“Mommy, what does ‘fat’ mean?”

I was walking up the stairs — embarrassingly out of breath — carrying my son, when my daughter shouted the pensive question from the bottom of the stairs.

“What?!” I asked, taken aback. We had just gotten done playing legos, jumping on a trampoline, playing house and generally destroying the play room. Where did this come from? We don’t even use the words fat and skinny around her, so this question felt deep left field.

“What does FAT mean?” She repeated. “And, Mommy … am I fat?”

I had just arrived at the top of the stairs, and suddenly felt like I was going to fall back and topple right back on down them. I couldn’t believe the innocent, searching words I was just served up by my 5-year-old daughter, and knew I needed to catch my breath and focus.

“Don’t be an idiot, Tracy,” one side of my brain said. “Don’t make this a big deal or an after-school special, she’s only 5. Just breeze past it.” But the other side of my brain, the brain that is always looking for those pure gold teaching moments said, “Take your time with this one. Talk it through.”

For many mothers or even fathers, this type of conversation might not cause any triggers at all. Perhaps they’ve always had healthy role models, never saw food as the enemy, have always exercised in moderation for health benefits only, and maybe even have the metabolism of the likes of Jesus. (If this is you, I hope you’re eating a deep personal pan pepperoni pizza RIGHT NOW). Whatever the case, body image, eating, or self confidence have never really been a hang-up to them. And then there are some people that have visited the other camp. The camp that has, in fact, experienced some sort of distorted idea of themselves and perhaps tried to compensate for it via eating, not eating, exercising, and/or everything in-between.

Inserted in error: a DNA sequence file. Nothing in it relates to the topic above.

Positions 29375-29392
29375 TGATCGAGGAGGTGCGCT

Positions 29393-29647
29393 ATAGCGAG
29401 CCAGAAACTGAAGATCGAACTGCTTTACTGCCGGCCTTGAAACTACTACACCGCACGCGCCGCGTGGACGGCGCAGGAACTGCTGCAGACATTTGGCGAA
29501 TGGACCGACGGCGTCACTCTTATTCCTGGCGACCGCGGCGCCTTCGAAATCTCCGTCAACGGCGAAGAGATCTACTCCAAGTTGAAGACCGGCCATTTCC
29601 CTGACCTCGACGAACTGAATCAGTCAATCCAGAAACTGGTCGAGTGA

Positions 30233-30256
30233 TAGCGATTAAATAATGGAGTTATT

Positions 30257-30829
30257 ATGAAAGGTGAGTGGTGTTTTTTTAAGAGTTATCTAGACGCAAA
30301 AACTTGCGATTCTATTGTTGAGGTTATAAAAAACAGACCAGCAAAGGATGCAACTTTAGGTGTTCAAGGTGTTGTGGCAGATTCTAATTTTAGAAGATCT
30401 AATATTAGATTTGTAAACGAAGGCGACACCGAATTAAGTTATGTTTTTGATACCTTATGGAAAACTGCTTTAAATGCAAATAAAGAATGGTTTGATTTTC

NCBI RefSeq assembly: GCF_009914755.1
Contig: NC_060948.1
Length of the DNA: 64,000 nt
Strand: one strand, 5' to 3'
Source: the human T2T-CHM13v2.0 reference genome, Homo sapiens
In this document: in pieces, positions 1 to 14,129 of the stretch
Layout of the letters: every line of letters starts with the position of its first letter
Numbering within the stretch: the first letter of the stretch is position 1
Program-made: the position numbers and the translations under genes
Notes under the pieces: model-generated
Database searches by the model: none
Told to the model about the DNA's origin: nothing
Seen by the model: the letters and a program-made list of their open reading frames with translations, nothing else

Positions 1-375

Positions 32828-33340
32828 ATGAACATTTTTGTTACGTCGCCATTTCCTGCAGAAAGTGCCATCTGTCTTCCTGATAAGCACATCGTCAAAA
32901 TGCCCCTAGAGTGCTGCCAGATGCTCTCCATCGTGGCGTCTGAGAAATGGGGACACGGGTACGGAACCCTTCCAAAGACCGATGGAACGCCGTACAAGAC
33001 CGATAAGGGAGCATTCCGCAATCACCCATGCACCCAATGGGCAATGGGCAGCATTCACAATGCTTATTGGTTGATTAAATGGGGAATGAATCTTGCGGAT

I’m a woman that has visited that other camp.

I had just graduated college in Southern California, and I was living in Los Angeles at the time. All around me eating disorders ran rampant. So rampant, in fact, I didn’t even notice when it was happening around me anymore. It was said that one in three women at my college had some shape or form of a disorder, and I had just grown eerily accustomed to it. Whenever I heard about an eating disorder, I just didn’t understand it at all and went back to eating my waffle. (I know, I was super compassionate back then.)

Then, I remember the exact moment I, myself, started thinking about calories and as it related to my self-confidence. I was sitting at an amazing Mexican food joint in West Hollywood, and all our orders came out at the same time. I looked across the table, and all of my girlfriends had ordered salads; dressing on the side, no cheese, hold the tortilla strips. Basically, you know, prison food. I looked down at my plate, and there sat the most beautiful, giant enchilada topped with a dazzling layer of cheese, smothered in some sort of enchanting hot cream sauce with a side of glorious rice. Basically, you know, heaven. I picked up my fork to dive in, and out of nowhere, I was suddenly self-conscious. I felt guilty, even. And, in that moment, I allowed a sneaky lie from hell to creep into my soul and firmly plant itself: “You’re not beautiful if you eat that,” it whispered. And I listened. I scraped the cream and cheese off, peeled back the tortilla, and sadly ate just the chicken. And that’s how it all began. I still think about the tragedy of wasting that beautiful enchilada to this day.